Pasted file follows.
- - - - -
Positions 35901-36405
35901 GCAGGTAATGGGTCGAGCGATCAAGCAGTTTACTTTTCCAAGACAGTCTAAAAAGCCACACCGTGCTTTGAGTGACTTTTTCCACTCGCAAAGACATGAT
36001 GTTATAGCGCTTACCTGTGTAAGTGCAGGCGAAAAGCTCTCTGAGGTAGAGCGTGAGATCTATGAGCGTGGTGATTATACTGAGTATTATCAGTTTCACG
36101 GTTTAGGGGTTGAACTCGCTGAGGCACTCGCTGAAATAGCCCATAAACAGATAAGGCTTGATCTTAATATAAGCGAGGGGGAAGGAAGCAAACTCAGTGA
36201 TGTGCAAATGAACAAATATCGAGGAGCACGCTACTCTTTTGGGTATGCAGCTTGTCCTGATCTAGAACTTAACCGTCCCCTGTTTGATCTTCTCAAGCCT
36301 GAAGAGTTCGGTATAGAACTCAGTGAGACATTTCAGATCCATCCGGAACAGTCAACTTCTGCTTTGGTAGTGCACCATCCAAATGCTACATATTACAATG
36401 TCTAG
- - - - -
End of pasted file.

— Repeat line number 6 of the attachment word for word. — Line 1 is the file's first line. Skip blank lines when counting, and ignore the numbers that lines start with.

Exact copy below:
36301 GAAGAGTTCGGTATAGAACTCAGTGAGACATTTCAGATCCATCCGGAACAGTCAACTTCTGCTTTGGTAGTGCACCATCCAAATGCTACATATTACAATG